A fad diet is a popular diet that generally promises quick weight loss.2 They are generally very restrictive, often under 800 calories, and do not follow evidence-based healthy eating guidelines.2 They are also frequently suboptimal in many nutrients, such as dietary fibre, carbohydrates, vitamins, minerals, and protective phytochemicals.3 Fad diets, and the products they recommend, can also be dangerous to a person’s health as they may promote malnutrition, nutrient imbalances and weight cycling.2 People will often initially report losing weight, however, the restrictive nature of fad diets is not sustainable long-term and many people regain the lost weight, and often some extra weight, once they liberalize their diet. Weight cycling may actually be more detrimental to a person’s health than simply remaining overweight or obese.4
Healthcare providers can help their patients identify fad diets by looking for some of the following red flags.3
- Promises weight loss of more than two pounds (1 kg) per week.
- Does not provide support for long-term weight loss success.
- Restricts you to less than 800 calories a day.
- Is rigid and does not fit into your lifestyle or state of health.
- Cuts out major food categories (like gluten or carbohydrates) and stops you from enjoying your favourite foods.
- Forces you to buy the company’s foods or supplements rather than show you how to make better choices from a grocery store.
- Uses “counsellors” who are actually salespeople trying to make a commission from what they sell.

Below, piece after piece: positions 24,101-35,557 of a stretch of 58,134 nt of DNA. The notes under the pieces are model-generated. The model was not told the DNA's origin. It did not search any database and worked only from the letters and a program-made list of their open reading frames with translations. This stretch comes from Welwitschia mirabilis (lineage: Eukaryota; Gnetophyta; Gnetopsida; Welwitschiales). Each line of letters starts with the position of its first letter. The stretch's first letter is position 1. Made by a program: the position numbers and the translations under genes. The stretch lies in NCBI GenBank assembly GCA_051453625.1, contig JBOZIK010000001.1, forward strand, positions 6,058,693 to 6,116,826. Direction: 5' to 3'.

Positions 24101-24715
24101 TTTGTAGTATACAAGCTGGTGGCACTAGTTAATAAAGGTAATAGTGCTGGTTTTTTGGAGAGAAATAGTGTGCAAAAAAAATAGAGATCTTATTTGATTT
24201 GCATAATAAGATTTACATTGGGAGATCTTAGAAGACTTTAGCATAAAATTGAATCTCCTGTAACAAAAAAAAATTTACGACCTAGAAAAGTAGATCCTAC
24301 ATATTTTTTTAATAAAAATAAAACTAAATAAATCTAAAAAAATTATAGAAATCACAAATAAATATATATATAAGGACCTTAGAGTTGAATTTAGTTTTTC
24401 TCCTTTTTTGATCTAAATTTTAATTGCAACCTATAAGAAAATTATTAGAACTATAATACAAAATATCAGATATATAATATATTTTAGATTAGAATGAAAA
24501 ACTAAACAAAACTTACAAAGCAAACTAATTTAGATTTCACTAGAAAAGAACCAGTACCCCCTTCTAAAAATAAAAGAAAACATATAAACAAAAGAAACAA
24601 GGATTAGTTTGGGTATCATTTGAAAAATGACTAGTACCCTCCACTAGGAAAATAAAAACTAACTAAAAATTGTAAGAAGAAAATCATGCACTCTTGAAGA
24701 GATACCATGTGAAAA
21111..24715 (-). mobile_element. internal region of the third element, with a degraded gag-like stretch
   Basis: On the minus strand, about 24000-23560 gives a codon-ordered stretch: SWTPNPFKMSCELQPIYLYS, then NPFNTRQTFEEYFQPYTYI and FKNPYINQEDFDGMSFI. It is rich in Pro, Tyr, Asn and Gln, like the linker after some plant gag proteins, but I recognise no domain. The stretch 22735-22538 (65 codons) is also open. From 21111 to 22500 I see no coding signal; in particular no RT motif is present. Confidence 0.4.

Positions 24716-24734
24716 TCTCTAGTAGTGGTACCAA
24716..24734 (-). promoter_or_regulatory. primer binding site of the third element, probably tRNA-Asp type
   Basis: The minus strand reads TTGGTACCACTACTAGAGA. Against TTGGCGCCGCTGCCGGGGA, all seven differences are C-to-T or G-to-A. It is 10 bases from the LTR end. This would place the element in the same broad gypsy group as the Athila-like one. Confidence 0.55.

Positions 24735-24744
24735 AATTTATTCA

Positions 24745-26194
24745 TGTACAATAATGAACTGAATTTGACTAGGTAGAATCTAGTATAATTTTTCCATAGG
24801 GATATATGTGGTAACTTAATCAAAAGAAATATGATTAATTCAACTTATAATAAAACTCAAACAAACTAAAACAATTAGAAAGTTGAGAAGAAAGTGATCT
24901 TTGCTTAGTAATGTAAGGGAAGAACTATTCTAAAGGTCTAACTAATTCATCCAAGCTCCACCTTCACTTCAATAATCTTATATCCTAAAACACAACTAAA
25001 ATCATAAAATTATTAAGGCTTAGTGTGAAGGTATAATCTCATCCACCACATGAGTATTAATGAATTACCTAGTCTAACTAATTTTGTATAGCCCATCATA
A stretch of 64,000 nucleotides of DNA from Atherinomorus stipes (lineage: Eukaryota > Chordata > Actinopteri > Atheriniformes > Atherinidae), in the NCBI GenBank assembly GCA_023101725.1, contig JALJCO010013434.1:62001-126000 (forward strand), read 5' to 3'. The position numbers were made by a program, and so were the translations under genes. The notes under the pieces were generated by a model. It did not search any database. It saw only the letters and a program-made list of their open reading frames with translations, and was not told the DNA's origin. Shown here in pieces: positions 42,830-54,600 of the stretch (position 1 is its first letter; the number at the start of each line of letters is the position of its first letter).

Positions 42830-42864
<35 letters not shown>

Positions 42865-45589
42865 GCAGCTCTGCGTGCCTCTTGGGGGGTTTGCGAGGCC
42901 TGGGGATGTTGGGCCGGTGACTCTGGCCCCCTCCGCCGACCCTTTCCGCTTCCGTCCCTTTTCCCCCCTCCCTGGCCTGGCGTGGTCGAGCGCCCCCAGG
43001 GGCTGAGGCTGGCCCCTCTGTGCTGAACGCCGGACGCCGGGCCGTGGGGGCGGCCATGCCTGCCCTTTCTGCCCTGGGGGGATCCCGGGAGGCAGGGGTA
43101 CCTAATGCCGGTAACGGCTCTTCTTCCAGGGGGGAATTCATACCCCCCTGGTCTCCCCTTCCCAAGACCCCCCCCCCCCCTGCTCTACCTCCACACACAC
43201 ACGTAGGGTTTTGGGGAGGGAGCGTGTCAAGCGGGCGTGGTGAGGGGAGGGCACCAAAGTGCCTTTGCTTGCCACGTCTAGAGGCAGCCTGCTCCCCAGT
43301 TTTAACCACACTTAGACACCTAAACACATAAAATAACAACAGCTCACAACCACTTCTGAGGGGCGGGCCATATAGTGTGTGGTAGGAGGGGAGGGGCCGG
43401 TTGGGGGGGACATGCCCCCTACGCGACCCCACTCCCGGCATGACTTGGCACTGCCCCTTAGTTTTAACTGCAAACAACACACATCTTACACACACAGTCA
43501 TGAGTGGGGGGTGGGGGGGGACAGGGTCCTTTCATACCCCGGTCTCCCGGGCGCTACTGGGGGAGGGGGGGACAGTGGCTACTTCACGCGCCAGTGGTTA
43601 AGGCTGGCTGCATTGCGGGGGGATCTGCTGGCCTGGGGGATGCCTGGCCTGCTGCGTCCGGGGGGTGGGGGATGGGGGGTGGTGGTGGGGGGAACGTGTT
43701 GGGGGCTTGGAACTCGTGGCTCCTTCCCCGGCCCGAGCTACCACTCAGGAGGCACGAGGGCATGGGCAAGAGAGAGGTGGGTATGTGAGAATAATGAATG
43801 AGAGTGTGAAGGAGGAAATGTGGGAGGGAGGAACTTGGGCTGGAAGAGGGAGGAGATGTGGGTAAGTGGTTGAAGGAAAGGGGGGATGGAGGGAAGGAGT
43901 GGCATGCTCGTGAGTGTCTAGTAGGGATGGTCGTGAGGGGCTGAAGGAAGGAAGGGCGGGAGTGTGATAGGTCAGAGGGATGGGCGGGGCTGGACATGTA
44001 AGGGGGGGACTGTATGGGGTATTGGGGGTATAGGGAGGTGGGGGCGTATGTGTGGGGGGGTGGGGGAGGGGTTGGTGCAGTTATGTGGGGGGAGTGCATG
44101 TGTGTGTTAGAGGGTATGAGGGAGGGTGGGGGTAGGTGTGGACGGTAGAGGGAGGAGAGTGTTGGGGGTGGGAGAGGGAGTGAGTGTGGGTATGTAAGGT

- Gives you nutrition advice that is based on testimonials rather than scientific evidence.
- Promotes unproven ways to lose weight such as starch blockers, fat burners and colonic cleanses.
- Does not encourage physical activity.
- Recommendations based on a single study.
- Recommendations based on studies that have not been peer-reviewed.
- Simplistic conclusions drawn from a complex study.
Diet Detoxes and Cleanses
Diet detoxes and cleanses claim to help improve intestinal health, promote weight loss and remove ‘toxins’ ingested through the food/drinks we consume and the air we breathe.5 There is little scientific evidence that detox diets and cleanses actually promote these results.5 Many diet detoxes and cleanses are extremely restrictive and are not based on scientific evidence. These are generally meant to be short-term programs; however, they are often nutritionally insufficient.
Key Documents/Best Practice Guidelines
- 2006 Canadian clinical practice guidelines on the management and prevention of obesity in adults and children
- Recommendations for growth monitoring, and prevention and management of overweight and obesity in children and youth in primary care
- Recommendations for prevention of weight gain and use of behavioural and pharmacologic interventions to manage overweight and obesity in adults in primary care